To touch – Hannah
I touch with my hands, every day, things I’ve never touched before
I touch with my feet – the ground that I am walking on
I touch with my mouth, my lips, my tongue, my cheeks the food that I’m consuming
My bum touches the surfaces I sit on
My back and my belly touch the bed I’m sleeping in every night
My whole body touches, every day, the air that is around me
Further information, images & links:
In the slideshow above you will see children’s sketches. These are drawings and notes that the children made when asked to plan a choreography using the surroundings of the school in an unconventional way. The creativity the task brought to their minds was enormous and one could feel their excitement towards using everyday spaces in a different way.
Sensory Exchange in Nature – Hannah and Dominique conversing throughs videos engaging sensorially with surroundings, provoking a visceral experience for the viewer.
This video is made with a 360 video camera which was placed under a stool. As we want to keep the children anonymous, video effects are laid over it. In a way this video shows the opposite of what we did afterwards, as it gives us an outward view. The camera is showing what is taking place around it, which could be compared to being in a phone box and looking out from it or the other way around, circling around a phone box and looking in through the glass front.
What we enjoyed about the research period and our hopes for future development:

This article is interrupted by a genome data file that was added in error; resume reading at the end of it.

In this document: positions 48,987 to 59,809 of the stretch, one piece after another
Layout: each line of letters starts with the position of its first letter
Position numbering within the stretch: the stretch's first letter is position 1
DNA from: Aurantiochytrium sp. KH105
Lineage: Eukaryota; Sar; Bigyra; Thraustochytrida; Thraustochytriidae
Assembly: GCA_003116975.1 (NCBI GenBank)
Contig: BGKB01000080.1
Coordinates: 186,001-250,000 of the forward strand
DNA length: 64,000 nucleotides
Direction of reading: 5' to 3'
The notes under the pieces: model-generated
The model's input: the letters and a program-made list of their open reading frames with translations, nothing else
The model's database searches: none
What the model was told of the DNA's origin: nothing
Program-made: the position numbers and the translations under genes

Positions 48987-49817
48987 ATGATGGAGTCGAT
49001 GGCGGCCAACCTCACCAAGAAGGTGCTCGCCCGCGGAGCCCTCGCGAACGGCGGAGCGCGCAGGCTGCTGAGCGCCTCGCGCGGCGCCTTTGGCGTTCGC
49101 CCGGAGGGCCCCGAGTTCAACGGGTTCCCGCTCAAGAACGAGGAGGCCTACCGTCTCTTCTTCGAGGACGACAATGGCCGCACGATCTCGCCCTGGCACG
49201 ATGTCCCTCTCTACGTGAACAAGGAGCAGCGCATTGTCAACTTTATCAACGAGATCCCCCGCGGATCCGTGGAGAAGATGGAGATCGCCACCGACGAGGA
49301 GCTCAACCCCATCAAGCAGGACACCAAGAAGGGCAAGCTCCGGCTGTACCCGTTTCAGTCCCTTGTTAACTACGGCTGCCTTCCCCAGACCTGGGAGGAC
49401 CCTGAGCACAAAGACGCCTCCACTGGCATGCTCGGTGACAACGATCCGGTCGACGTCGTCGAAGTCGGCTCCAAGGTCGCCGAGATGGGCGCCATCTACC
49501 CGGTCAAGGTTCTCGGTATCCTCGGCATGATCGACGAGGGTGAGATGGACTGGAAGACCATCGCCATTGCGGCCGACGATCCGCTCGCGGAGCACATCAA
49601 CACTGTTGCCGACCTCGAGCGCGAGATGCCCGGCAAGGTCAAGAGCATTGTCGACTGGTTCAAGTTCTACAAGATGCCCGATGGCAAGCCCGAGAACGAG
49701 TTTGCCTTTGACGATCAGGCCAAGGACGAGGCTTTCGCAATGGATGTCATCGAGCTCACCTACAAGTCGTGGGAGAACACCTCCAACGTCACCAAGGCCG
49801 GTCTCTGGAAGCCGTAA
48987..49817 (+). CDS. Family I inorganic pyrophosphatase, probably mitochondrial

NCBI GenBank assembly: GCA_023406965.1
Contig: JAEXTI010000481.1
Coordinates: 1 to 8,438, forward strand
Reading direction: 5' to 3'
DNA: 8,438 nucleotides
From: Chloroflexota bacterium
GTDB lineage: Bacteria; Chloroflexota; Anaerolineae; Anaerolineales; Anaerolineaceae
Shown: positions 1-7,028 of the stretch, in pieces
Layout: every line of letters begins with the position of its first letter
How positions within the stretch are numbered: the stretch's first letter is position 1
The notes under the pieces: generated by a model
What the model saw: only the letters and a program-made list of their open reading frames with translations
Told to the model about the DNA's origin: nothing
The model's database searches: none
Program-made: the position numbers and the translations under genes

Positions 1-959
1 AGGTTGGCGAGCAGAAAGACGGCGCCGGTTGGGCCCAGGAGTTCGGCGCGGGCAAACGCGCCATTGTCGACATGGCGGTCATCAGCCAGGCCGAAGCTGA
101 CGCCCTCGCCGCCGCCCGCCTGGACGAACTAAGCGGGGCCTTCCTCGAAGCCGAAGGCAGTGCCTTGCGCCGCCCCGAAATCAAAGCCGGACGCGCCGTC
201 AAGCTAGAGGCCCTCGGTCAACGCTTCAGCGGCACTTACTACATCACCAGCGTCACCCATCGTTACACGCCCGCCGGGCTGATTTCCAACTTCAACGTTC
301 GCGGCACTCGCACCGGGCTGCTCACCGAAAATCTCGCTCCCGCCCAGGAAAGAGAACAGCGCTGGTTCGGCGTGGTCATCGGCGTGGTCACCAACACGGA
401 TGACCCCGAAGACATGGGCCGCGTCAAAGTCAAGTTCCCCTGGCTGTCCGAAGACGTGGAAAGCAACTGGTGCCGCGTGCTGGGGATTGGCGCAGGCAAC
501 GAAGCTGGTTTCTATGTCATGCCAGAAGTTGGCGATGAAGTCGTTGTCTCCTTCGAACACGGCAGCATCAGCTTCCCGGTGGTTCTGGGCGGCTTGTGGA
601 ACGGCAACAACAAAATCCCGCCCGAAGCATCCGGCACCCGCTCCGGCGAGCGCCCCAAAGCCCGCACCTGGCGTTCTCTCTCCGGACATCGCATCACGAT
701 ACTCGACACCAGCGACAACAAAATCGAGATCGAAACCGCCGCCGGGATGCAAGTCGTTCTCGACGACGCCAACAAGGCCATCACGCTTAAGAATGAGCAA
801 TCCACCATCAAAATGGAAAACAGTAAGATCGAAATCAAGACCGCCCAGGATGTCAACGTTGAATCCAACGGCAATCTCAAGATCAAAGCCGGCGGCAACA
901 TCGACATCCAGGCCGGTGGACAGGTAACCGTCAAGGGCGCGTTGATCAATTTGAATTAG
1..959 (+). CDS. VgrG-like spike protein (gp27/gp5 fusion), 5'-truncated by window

This was a great opportunity for us to connect with artists from a variety of backgrounds and we were inspired by the innovative range of approaches to the concept of the project. It was interesting to consider how the arts could be used to engage with the local community and preserve some history of the Forest. Due to the fact that we were all working remotely and in isolation, the research phase really challenged us to delve into our personal practice, enabling us to initiate our own exploration.
If the coming year allows us to travel back to the Forest of Dean, we would go ahead with our idea of creating a sensory garden in the phone box that offers you a sensory experience through touch. We would also be interested in bringing this practice to other public spaces such as bus shelters or post boxes, so that we could continue to encourage communities to see their area in a different way and consider the artistic potential of spaces.